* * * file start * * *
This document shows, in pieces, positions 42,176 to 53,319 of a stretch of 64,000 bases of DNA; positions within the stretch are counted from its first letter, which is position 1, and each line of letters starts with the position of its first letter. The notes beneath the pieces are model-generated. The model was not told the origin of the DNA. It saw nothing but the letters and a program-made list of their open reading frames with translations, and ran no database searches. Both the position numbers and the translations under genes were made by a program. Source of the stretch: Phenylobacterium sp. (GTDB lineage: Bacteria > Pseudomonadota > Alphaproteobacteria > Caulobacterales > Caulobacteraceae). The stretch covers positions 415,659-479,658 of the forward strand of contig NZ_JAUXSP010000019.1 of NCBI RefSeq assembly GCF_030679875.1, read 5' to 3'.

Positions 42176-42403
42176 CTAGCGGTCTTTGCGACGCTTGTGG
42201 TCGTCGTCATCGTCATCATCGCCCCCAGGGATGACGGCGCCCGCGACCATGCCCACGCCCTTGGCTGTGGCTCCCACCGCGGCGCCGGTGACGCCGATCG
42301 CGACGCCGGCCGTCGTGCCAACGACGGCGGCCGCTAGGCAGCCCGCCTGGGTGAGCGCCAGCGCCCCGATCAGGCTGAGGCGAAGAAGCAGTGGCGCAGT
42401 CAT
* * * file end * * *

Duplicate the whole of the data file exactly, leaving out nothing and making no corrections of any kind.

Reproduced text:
This document shows, in pieces, positions 42,176 to 53,319 of a stretch of 64,000 bases of DNA; positions within the stretch are counted from its first letter, which is position 1, and each line of letters starts with the position of its first letter. The notes beneath the pieces are model-generated. The model was not told the origin of the DNA. It saw nothing but the letters and a program-made list of their open reading frames with translations, and ran no database searches. Both the position numbers and the translations under genes were made by a program. Source of the stretch: Phenylobacterium sp. (GTDB lineage: Bacteria > Pseudomonadota > Alphaproteobacteria > Caulobacterales > Caulobacteraceae). The stretch covers positions 415,659-479,658 of the forward strand of contig NZ_JAUXSP010000019.1 of NCBI RefSeq assembly GCF_030679875.1, read 5' to 3'.

Positions 42176-42403
42176 CTAGCGGTCTTTGCGACGCTTGTGG
42201 TCGTCGTCATCGTCATCATCGCCCCCAGGGATGACGGCGCCCGCGACCATGCCCACGCCCTTGGCTGTGGCTCCCACCGCGGCGCCGGTGACGCCGATCG
42301 CGACGCCGGCCGTCGTGCCAACGACGGCGGCCGCTAGGCAGCCCGCCTGGGTGAGCGCCAGCGCCCCGATCAGGCTGAGGCGAAGAAGCAGTGGCGCAGT
42401 CAT